On deplaning, one of the passengers marveled at the smooth landing, accomplished as it was on nothing more than rims and charred rubber. "I didn’t do it," the passenger said Capt. Haas told her. "I believe God did it."

George Hopkins, who included an account of the hijacking in ALPA’s history, Flying the Line, Volume I, recounted that Cuban premier Fidel Castro was at the airport to greet the crew as they disembarked. Surveying the burning landing gear, Castro approached the pilot and said through an interpreter, "I want to shake the hand of the man who kept that airplane in the air."

By all accounts, Capt. Haas came through the incident psychologically unscathed. When a family member suggested that he might be apprehensive about returning to the cockpit, he laughed and said, "You don’t think I’m going to let three [thugs] shaft me out of the best job I ever had!"

Both Capt. Haas and F/O (now Capt.) Johnson received the ALPA Gold Medal for Heroism for their actions. They and flight attendants Karen Chambers and Donna Holman were also given the Daedalian Civilian Air Safety Award. And Lloyd’s of London, the insurer of the DC-9, flew Capt. Haas to its home office to present him with a clock for bringing the aircraft through with the hull intact.

Following his experience, Capt. Haas spoke often about the need for tighter airport security and for better coordination in dealing with individuals who threaten air crews and passengers. He took an active role in ALPA’s lobbying efforts that led to passage of tougher anti-skyjacking laws and reinforcement of the captain as ultimate authority in dealing with dangerous confrontations aboard aircraft.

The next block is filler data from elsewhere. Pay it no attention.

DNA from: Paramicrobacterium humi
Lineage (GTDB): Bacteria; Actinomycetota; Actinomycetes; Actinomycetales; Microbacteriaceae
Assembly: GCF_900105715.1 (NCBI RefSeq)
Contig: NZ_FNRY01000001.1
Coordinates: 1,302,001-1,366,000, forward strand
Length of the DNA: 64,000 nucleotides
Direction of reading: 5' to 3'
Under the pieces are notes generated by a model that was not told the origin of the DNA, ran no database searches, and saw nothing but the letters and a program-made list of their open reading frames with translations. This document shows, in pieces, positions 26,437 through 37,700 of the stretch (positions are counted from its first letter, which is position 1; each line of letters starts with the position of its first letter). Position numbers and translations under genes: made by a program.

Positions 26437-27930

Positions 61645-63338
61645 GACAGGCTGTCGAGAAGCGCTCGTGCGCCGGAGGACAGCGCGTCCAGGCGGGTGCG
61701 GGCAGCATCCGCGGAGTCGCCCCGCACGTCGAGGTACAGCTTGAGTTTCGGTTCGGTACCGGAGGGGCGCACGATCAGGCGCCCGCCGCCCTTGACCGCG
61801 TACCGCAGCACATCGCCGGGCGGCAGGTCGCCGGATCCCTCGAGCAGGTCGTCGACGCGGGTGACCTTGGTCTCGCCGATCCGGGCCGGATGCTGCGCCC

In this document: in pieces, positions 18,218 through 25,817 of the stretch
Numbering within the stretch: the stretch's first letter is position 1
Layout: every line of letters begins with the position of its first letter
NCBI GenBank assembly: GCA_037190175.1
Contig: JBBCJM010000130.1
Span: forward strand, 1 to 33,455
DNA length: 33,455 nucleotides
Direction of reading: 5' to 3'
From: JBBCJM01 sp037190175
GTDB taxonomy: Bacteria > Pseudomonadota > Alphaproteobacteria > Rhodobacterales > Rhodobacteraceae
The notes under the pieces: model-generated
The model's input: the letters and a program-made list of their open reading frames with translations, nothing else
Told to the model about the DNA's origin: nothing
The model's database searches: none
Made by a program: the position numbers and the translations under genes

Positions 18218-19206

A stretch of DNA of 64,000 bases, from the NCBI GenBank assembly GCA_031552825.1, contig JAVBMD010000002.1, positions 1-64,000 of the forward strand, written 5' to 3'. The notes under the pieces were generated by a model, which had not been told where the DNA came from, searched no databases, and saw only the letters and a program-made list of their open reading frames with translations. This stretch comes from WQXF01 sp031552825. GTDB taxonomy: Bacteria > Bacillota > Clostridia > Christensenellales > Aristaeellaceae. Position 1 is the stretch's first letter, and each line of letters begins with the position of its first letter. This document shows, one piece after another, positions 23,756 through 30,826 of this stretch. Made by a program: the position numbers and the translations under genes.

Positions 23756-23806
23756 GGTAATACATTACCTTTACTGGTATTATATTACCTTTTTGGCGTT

He lectured to numerous student and church groups and co-authored a book (now out of print), Odyssey of Terror, with Atlanta journalist Ed Blair in 1977.

A native of Jackson, Tenn., Capt. Haas had worked as a freight and ticket agent for American Airlines for about 10 years before signing on as a pilot for Southern Airlines in July 1959. Less than a year later, he joined his fellow pilots on the picket line in what was to be a 27-month strike at the carrier, the longest pilot strike in post-war history.

He remained a strong ALPA supporter throughout his 29-year piloting career. He served as a regional vice-president (now replaced by the system of executive vice-presidents) in 1974, as the Southern Master Executive Council chairman in 1976, and as captain representative for Republic (formed by the merger of Southern, North Central, and Hughes Air West) in the 1980s.

Capt. Bill Himmelreich, a retired Republic pilot who was a close friend of Capt. Haas, says that "Southern’s management had a lot of respect for the ‘cool and calm’ Capt. Haas, whom friends on the line knew as ‘Billy Bob.’" When contract talks bogged down, Capt. Himmelreich says, Capt. Haas reportedly went to management and said, "We’ll take some of the trimmings off our Christmas tree and you take some of them off yours [including a no-strike proposal] and maybe we can get this thing settled." The contract was concluded "in a week," Capt. Himmelreich attests.

Republic merged with Northwest in 1986, and Capt. Haas finished out his career with Northwest, retiring in September 1988.

Through the years, Capt. Haas kept in touch with his friends at Southern and in 1994 organized the quarterly Southern Airways Dutch Treat Luncheons in Memphis for former employees of the carrier that continue to this day.

He is survived by his wife of 39 years, Ann; five children, William, Jr.; Gerry; James D., a captain for Northwest Airlines; John; and Elizabeth; 10 grandchildren; and three great-grandchildren.

Services and burial were in La Grange, Tenn., and the flags at Memphis Airport flew at half mast following word of his death.